Kumasi: Free movement of cattle poses danger to motorists
The increasing free movement of cattle in the Kumasi Metropolis and its environs is creating great risk for motorists and other road users on major streets in the metropolis.
One of such risks occurred on the Ahensan-Atonsu high street, where a number of cattle besieged the road and menacingly bulldozed their way on the road, which is always pregnant with human and vehicular traffic.
With danger staring at them, motorists had to meander their way on the road to avoid crashing head-on with oncoming vehicles.
Danger of free movement of cattle
Besides the dangers posed to road users,many of which usually resulted in fatal accidents, some of the cattle stray into public places such as schools where they threaten teachers and pupils,thereby disrupting classes.
One of such incidents occurred at the Asem Cluster of Schools, which is in the heart of the Kumasi Metropolis, on July 20, 2012, when the headmaster of Yaa Asantewa basic School, which is part of the Asem Cluster of Schools, was gored by a menacing bull which had been set loose on the school compound.
The 54-year-old headmaster, Mr Joseph Amankwah, suffered severe head and body injures when he was attacked and clubbed into a gutter around 7:30 a.m., at a time he was supervising the cleaning of the school compound.
He had a fractured left hand and a deep gush on the head. He was admitted to the Komfo Anokye Teaching Hospital for a number of weeks before he was discharged to continue with herbal treatment to speed up the recovery process.
KMA fails to implement bye-law on cattle
Ironically, the Kumasi Metropolitan Assembly (KMA), mandated to restrain the movement of cattle in the metropolis as a way of protecting the general public from danger, seems not to be living up to the requisite expectations.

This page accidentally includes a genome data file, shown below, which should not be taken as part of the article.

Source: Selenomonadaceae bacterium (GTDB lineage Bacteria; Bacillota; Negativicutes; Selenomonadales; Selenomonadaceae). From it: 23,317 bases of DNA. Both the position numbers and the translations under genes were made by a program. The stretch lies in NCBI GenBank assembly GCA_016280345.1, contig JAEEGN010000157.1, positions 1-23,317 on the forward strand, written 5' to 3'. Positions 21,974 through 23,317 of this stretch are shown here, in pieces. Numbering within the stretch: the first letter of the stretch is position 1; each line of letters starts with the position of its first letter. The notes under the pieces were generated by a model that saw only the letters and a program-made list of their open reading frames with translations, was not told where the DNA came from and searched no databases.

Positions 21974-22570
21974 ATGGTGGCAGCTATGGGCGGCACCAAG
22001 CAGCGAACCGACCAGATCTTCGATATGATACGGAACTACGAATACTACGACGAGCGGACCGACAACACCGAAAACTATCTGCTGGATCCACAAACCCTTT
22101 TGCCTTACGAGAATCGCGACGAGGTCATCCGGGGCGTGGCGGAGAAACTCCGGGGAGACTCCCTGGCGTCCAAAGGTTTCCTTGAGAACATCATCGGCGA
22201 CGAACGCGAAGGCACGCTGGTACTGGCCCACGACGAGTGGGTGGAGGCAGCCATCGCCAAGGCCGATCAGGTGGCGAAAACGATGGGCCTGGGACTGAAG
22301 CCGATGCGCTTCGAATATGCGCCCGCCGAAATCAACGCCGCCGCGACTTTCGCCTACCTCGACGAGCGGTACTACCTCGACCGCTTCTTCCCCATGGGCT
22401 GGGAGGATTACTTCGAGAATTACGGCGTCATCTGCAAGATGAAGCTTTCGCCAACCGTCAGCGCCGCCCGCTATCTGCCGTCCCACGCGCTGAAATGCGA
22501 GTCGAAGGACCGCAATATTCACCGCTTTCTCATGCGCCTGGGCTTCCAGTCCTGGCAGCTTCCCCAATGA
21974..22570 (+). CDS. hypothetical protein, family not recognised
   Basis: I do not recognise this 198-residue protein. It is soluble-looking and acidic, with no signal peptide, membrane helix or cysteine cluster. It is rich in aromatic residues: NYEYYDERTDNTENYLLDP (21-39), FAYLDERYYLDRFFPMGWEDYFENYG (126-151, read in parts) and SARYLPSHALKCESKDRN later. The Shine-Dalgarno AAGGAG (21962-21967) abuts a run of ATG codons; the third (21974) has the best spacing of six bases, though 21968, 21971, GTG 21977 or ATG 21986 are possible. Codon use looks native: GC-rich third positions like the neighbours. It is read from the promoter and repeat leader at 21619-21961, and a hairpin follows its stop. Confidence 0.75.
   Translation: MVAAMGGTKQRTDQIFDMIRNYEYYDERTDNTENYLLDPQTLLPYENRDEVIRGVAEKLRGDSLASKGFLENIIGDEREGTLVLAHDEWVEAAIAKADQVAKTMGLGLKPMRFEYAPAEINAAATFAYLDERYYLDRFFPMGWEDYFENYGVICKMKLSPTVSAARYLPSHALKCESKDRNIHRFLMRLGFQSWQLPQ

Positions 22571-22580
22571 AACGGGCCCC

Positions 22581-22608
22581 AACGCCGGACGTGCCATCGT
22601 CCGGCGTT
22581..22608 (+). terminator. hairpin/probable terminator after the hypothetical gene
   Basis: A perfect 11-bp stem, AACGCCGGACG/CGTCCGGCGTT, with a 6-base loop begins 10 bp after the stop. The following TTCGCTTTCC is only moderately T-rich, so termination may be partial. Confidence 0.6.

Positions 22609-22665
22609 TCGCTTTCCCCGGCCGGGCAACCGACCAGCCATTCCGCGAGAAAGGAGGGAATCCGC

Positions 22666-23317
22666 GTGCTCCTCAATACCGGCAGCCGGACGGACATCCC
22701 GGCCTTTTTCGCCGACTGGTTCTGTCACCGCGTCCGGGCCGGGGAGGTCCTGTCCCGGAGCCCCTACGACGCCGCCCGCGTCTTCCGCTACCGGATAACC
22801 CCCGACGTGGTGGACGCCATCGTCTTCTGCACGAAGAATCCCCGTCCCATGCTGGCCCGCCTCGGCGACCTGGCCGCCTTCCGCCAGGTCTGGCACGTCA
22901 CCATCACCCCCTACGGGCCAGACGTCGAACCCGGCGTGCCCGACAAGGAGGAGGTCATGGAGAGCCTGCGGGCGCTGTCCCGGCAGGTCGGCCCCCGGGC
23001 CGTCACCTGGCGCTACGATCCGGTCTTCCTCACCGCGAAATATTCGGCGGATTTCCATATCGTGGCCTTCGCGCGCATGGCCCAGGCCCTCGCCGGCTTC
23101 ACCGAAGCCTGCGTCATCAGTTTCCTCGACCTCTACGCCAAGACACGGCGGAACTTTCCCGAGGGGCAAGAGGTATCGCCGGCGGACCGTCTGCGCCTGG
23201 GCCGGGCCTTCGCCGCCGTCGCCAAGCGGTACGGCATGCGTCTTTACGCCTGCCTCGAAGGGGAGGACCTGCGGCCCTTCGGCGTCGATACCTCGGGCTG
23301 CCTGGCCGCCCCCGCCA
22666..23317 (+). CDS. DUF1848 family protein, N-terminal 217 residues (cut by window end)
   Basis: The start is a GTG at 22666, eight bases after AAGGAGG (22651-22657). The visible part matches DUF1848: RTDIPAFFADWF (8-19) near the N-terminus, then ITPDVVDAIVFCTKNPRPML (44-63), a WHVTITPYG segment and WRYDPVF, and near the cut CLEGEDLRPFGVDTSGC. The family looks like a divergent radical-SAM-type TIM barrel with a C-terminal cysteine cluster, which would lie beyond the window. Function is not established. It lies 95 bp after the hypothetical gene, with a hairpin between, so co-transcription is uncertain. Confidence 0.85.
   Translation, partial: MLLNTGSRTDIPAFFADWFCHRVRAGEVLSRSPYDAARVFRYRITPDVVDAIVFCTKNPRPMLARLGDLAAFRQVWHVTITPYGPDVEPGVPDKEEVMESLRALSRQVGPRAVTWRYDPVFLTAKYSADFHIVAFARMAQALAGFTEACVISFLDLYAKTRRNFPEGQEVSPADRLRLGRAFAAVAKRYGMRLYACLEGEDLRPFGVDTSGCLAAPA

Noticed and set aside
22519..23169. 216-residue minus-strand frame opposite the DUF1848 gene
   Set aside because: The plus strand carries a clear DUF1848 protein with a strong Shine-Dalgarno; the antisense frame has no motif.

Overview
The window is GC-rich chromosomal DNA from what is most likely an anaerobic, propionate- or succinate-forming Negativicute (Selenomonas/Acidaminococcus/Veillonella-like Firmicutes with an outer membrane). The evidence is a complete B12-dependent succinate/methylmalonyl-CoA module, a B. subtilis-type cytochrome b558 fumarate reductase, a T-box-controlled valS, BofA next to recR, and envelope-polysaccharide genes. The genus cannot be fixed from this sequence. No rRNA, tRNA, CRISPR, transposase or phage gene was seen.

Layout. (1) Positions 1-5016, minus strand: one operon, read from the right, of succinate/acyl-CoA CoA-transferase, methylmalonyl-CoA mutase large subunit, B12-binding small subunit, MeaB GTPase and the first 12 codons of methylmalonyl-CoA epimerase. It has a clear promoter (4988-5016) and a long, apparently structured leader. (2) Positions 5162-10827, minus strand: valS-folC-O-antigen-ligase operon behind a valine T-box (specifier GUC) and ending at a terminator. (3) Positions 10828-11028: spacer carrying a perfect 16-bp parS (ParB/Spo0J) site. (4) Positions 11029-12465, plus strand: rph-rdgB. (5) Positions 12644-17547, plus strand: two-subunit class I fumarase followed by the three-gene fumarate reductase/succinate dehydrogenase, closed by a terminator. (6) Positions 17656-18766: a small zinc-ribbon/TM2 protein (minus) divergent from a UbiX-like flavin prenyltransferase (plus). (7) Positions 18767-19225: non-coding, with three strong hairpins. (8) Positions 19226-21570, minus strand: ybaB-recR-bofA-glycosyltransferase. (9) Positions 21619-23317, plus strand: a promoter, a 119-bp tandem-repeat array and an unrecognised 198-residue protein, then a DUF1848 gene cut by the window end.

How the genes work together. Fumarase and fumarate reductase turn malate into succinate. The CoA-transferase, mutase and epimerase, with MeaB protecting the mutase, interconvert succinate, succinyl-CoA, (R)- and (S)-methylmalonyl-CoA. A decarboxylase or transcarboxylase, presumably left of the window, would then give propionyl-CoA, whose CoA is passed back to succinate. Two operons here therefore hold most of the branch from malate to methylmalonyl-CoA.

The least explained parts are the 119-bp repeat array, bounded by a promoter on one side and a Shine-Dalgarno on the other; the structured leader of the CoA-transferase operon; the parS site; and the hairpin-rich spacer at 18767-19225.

Section 79 of the KMA Local government bye-laws (Act 462) , which mandates the assembly to prohibit the free range of cattle in the metropolis states, “ the rearing and or keeping of cattle on any premises or in any part of the metropolis other than for immediate slaughter, or in such public place as the KMA may provide for that purpose, is forbidden, and any cattle kept in contravention of these bye-laws may be seized by any person authorised by the KMA and placed in a pond”.
On the seizure of unattended cattle, it notes that “any person authorised by the KMA who finds any cattle at large in any public part of the metropolis without any public person in charge thereof may seize and impound such cattle in the place set aside by the KMA for that purpose.”
On the punishment, it states that “any cattle placed in a pond may be detained there, until the owner pays to the KMA a fee covering the impounding and the maintenance of the cattle as may from time to time be fixed by resolution of the KMA”.
It also states that, “any cattle remaining in the pond for more than seven days for which no fee had been paid by the owner shall be sold by public auction and the proceeds paid to the KMA”.
This is one of the bye-laws which had been totally ignored by the KMA for years, of which owners of cattle in the metropolis had taken full advantage.
Comments on the free range of cattle in the metropolis, Mr Samuel Nsiah, a taxi driver, wondered why the KMA had over the years failed to implement its bye-laws on the movement of cattle.
“The free range of cattle in the metropolis had been causing a lot of road traffic accidents in the metropolis but it seems the city authorities are totally in love with the cattle owners so they have closed their eyes to the dangers posed to road users,” Mr Nsiah bemoaned during an interview with the Daily Graphic.
He said in many cases, the cattle usually crossed oncoming vehicles and in an attempt to avoid hitting them, the vehicles either fell into ditches or collided with other motorists.
“This has been going on for a number of years, but the KMA has not found it necessary to impound a single cattle to serve as deterrent to cattle owners,” he noted.
He mentioned the Kumasi Technical Institute (KTI) –Asawase Highway, the Manhyia Roundabout- Airport Roundabout highway, as well as the Aboabo- Anloga Highway and the Aboabo-Asokore Mampong trunk road as areas noted for the free movements of cattle.
“These roads are quite dangerous and drivers have to be extra-cautious to avoid crashing into cattle that often cross them in rapid succession,” he warned.
“The movements of cattle should be restricted to the main abattoir where they are slaughtered, but not on highways where they always compete with motorists and pedestrians for space to create accidents, many of which are fatal,” he noted.
When contacted, the Public Relations Officer of the KMA, Mr Godwin Okumah Nyame, told the Daily Graphic that environmental officers of the assembly had been mandated to restrain the movements of cattle from public places.